Every designer needs an ethical framework.

Here is how I got mine.

Photo by Justin Luebke on Unsplash

Do the best you can to protect people’s wellbeing

At MenloCare, product designers also designed and built manufacturing equipment. My most complicated project was a pneumatically powered robot that, on the push of a button, executed a series of automated movements to assemble product.

My robot: white to power on, green advances the cycle, red is emergency stop.

As I proudly rolled the machine out on the production floor for the first time, a senior manufacturing engineer glanced over and told me I needed to pull it until I had added a second cycle advance button on the side. Indignantly I asked why another button was needed? He patiently explained that two buttons, separated by more than a hand-span, that must be pressed at the same time to advance the machine, would ensure that the operator had both hands out of the way of the moving parts.

This was the precise first moment I had the thought that my role as designer had an ethical aspect, and that I needed always to consider the health and wellbeing of those for whom I was designing.

As I was standing there, having this deep and powerful epiphany, the guy gave me a wink and said “of course, the technician will immediately tape down one of the buttons, but that’s best you can do.”

When a good decision has a bad outcome your responsibility is to learn from the mistake

Another of my projects was a medical procedure kit. The requirements for this item specified a sterilized internal plastic tray containing product, wrapped by a surgical drape, placed inside an outer plastic shell with a peel-off Tyvek cover.

I was so proud of that recycle logo!

The quality standard held that the inner tray contents and everything inside the drape was sterile. The outer plastic shell served only to protect the drape and facilitate stacking so my thought was it would be a fine and socially responsible thing to manufacture it out of recycled plastic.

I did the research, sourced recycled material, arranged for a sample to be sent to the vacuum former to produce test product that I ran through our entire, FDA-approved, battery of quality tests. I found no detectable difference in quality between virgin and recycled plastic, made my case to my boss and the head of product, got their approvals and kicked off a manufacturing run using the recycled material. Then I left on a long — and I felt, well earned — vacation.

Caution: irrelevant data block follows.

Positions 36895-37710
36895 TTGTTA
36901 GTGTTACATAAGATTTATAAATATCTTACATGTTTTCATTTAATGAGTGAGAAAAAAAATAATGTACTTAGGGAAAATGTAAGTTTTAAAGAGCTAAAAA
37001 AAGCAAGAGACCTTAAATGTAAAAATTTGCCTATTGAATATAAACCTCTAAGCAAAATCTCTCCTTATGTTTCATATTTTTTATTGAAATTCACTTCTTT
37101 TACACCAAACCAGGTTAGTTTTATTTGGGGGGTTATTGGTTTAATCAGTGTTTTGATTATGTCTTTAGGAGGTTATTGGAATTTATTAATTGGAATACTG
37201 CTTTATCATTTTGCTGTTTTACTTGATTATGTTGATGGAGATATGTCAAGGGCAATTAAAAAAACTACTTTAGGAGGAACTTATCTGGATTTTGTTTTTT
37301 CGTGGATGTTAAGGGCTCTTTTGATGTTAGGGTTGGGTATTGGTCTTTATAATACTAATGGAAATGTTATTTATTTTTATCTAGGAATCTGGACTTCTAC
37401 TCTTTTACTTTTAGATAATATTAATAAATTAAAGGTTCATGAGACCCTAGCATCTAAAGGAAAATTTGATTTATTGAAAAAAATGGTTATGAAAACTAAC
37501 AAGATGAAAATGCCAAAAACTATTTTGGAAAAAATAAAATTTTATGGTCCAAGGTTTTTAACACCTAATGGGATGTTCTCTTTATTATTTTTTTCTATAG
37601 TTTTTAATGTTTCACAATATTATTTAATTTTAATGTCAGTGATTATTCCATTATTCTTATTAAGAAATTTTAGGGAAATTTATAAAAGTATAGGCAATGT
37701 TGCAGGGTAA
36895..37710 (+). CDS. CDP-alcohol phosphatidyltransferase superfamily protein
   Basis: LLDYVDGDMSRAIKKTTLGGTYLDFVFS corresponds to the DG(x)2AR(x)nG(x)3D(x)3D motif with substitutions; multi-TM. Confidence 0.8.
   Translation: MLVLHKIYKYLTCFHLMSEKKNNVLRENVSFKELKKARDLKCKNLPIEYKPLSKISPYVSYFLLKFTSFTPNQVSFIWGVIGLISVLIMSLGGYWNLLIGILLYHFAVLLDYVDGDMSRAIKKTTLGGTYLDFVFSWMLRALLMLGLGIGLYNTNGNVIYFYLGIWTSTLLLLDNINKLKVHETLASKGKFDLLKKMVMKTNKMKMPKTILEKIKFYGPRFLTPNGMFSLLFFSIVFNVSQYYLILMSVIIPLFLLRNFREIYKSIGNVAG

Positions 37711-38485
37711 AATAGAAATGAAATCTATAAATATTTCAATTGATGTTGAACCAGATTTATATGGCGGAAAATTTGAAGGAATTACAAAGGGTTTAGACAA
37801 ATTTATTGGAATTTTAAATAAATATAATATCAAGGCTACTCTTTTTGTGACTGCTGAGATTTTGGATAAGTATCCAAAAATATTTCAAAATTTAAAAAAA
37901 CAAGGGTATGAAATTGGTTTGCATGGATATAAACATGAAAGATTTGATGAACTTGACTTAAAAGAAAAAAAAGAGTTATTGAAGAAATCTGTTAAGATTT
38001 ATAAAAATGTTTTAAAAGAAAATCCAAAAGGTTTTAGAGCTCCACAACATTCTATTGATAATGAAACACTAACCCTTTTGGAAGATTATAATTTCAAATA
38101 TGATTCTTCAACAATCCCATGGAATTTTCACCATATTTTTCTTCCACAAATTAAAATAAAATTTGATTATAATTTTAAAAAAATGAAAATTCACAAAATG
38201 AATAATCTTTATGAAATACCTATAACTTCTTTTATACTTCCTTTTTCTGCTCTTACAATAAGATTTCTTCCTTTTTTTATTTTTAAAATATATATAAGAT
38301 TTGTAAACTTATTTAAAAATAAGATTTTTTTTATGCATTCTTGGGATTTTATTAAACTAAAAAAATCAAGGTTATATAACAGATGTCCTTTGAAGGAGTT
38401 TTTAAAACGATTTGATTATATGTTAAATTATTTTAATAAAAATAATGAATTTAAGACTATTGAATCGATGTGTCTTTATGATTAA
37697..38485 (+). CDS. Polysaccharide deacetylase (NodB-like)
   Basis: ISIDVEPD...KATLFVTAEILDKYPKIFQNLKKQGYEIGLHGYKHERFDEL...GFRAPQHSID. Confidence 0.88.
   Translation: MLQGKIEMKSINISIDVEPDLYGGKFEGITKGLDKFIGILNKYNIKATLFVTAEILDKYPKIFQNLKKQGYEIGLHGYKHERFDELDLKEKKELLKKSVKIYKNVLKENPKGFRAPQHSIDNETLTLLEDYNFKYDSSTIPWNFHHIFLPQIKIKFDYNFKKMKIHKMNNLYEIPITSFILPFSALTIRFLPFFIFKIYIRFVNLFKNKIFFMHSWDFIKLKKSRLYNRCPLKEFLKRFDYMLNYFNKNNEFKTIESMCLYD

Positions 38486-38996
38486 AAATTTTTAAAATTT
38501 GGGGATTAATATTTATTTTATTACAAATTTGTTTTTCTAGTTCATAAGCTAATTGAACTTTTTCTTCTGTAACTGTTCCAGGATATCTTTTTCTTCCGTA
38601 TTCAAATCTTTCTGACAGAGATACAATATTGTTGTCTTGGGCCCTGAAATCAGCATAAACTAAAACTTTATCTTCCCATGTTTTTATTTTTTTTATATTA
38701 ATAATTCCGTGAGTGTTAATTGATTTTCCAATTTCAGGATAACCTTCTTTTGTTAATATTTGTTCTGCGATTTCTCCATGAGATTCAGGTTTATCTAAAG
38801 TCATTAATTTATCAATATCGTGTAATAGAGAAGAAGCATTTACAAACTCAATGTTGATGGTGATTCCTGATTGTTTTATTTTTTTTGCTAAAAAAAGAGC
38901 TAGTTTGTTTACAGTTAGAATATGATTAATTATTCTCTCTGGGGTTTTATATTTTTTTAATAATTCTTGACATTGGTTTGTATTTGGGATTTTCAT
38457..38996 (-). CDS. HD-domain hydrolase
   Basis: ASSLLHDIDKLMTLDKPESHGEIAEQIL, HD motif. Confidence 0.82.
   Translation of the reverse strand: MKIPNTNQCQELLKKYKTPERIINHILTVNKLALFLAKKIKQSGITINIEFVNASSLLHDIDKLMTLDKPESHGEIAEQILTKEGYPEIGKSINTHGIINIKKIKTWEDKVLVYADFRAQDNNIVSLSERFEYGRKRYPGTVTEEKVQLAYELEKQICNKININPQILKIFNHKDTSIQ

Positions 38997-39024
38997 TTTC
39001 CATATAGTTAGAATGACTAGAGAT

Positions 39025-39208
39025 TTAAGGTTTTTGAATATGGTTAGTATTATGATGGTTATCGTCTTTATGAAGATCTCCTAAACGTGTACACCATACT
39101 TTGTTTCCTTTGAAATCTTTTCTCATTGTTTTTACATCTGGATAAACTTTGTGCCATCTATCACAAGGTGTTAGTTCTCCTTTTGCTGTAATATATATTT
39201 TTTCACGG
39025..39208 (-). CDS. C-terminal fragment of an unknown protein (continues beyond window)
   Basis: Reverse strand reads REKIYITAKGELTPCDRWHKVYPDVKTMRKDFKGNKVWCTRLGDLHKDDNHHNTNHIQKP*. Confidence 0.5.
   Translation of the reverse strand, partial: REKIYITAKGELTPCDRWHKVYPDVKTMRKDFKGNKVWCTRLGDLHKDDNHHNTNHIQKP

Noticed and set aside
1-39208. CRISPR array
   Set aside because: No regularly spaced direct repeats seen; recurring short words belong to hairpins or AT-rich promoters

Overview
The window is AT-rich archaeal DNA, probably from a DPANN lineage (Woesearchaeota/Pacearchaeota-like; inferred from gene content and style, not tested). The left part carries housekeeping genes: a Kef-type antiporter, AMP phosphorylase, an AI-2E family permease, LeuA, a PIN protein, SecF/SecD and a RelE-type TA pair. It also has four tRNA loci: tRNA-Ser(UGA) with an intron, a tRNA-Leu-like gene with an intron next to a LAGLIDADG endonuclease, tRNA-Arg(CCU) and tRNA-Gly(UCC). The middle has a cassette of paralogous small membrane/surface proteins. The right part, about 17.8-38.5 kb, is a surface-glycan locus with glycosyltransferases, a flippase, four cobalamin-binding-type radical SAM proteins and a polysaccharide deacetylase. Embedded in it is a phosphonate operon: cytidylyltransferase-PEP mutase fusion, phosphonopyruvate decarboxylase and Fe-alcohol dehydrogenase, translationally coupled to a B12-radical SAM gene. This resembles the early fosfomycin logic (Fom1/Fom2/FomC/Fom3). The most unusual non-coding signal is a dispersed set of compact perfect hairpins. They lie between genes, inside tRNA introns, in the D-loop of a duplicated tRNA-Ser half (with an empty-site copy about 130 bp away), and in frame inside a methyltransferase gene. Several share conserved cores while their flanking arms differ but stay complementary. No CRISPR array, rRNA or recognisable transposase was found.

I returned to learn that an entire lot of product had had to be recalled during my absence when the recycled plastic outer shells were found to crack spontaneously in storage. The plastic supplier claimed the vacuum former had used too much heat, the vacuum former claimed the supplier had delivered defective material. MenloCare ate the entire cost of the recall and took a hit to its brand.

After my boss told me this story, I asked if there would be consequences for me. He said no, first, he and his boss had approved the recycled material and second, that no one blamed me for trying to do the right thing.

And this was the precise moment when I realized my responsibility for people’s health and wellbeing extended beyond the direct users of my designs to include my employer, my suppliers, my colleagues, and maybe someday, a young designer who had made an honest mistake.

The question of ethics is very much in the air today. Our president [reference to #45 — Ed.] hasn’t got any, of course, which is a problem, and also a symptom. We live in turbulent times with respect to the social compact to do with how we care for each other. This turbulence confronts us daily as terrorism from abroad, terrorism within, and shocking reminders that racism, sexism and xenophobia separate our country into haves and have nots.

And then there is the problem of design ethics.

Raising the possible horrors of “immoral design” against a backdrop of misogyny, political corruption and racial violence might sound tone-deaf but I honestly believe that in the age of companies like Facebook, Google, Amazon, Apple, Netflix product design is serious business. These companies deliver to — literally — billions of people digital products that are super engaging and have measurable outcomes on really important things like how people feel and the outcome of national elections.

I’m not judging. I am saying that when business models are based on screen time, digital product designers need to develop an ethical framework.

If you could use a starting point, here’s the one I use:

If you find this framework is helpful , please share and applaud for it below.



models, methods and patterns used by the effective designer

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Tim Sheiner

System thinker, story teller, designer, husband, father of 3, San Franciscan, Bernal Heights neighbor